There is something right about yesterday's drawings. Today I will futher explore this direction. I have become tired of the overall, fill-the-page, approach. Pages emotionally require openess. Clearly, there must be contrast, open space in contrast to the forms. This contrast is necessary to emotionally drive the substance of the overall image.
We walk around with our intellects and our emotional selves, intertwined, both needing satisfaction. For me, this explains the game I play in making art. I want to be fully satisfied, satiated. At the end of the day I want to be spent, no left over garbage. No tool unused. Such is the satisfaction of a good day.
The painting, "2016 No.15", feels spent. Give me a few days of looking before I am sure. Being "spent" means it says as much as I can say, right now. How do my worries about complexity, visual confusion, intellectual satisfaction, and emotional fulfillment, play a role in my declaring "2016 No.15" finished? This is a giant topic. I do not feel able to answer in one blog post. For a quick response to my question, Pablo Picasso's exceptional masterpiece, "Guernica", answers well. My being satisfied with a work of art is indisputably seen in "Guernica" (reproduced after my work). It is filled with forms, knocks you around emotionally and structurally, but keeps you balanced by a supremely centered triangle and by vertical, panel-like groupings on both sides of the image. In other words, when emotions are hot, passionately vomiting sentiment without solid structure leads to perplexing communication (think of an argument with your significant other). Picasso throws heat at us while keeping us centered. We are able to hang in there because of the balance, the intellectual calm of the composition balances the emotional outrage of the imagery.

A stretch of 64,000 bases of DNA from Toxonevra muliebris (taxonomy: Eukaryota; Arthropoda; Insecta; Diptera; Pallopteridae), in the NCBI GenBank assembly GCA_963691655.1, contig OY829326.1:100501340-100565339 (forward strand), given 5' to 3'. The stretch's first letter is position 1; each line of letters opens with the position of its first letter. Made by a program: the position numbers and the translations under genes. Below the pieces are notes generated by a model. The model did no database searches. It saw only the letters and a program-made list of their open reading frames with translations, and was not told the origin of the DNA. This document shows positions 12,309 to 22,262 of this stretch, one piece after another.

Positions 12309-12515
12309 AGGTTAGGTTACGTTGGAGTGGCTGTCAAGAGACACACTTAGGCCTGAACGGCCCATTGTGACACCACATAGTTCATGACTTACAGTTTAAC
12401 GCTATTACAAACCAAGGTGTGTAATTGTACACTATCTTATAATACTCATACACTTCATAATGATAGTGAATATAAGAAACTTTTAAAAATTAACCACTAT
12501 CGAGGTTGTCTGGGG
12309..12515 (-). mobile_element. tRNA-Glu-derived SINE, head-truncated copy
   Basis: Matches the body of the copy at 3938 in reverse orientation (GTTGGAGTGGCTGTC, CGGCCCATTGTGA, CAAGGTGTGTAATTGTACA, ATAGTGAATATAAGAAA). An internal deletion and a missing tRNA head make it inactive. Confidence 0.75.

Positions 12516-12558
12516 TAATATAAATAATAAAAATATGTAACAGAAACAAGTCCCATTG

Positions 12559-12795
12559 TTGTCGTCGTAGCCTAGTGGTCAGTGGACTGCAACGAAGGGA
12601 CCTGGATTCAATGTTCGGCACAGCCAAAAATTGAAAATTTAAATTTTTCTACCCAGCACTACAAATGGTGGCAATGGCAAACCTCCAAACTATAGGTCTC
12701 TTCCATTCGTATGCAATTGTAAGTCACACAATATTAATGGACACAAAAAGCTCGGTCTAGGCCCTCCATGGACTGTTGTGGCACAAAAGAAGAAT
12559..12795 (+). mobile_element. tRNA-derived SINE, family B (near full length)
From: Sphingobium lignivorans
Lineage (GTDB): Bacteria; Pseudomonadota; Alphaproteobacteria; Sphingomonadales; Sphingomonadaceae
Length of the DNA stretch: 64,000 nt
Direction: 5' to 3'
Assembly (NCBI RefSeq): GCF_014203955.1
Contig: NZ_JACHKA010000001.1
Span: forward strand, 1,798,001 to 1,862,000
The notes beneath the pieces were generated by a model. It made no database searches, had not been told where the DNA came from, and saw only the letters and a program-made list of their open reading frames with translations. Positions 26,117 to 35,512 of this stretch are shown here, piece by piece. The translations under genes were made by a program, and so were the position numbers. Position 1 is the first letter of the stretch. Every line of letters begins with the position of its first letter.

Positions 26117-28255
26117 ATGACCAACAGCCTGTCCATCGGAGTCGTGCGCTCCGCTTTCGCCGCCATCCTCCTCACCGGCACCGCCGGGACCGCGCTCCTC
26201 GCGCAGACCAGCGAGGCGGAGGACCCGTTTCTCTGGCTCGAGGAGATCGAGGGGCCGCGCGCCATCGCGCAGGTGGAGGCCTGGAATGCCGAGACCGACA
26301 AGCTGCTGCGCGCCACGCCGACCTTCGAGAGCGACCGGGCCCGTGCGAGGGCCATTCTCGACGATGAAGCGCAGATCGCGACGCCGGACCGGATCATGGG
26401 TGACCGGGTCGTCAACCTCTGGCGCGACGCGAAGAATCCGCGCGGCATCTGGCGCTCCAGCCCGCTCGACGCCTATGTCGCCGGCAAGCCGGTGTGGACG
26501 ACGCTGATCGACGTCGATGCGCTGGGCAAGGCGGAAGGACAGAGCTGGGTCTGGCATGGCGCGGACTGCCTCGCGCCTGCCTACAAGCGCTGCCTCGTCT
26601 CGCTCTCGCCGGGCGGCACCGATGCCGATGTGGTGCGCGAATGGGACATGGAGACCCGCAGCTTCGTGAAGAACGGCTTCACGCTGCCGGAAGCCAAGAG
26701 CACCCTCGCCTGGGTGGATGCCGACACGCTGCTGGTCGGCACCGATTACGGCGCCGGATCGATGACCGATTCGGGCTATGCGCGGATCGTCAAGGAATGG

I made great effort to reproduce yesterday's drawing well. I failed to get the subtle contrast play of the main form against the slowly changing light of the curtain-like background. This is a pencil drawing. The delicate grays of the pencil are lost.
Confusion is here. Yesterday's drawings show it. I am sorting out image priorities. References to actual forms seen in our visual reality may be there, maybe not.
Drawings from 11/29/2015, pencil on paper, 16X20 inches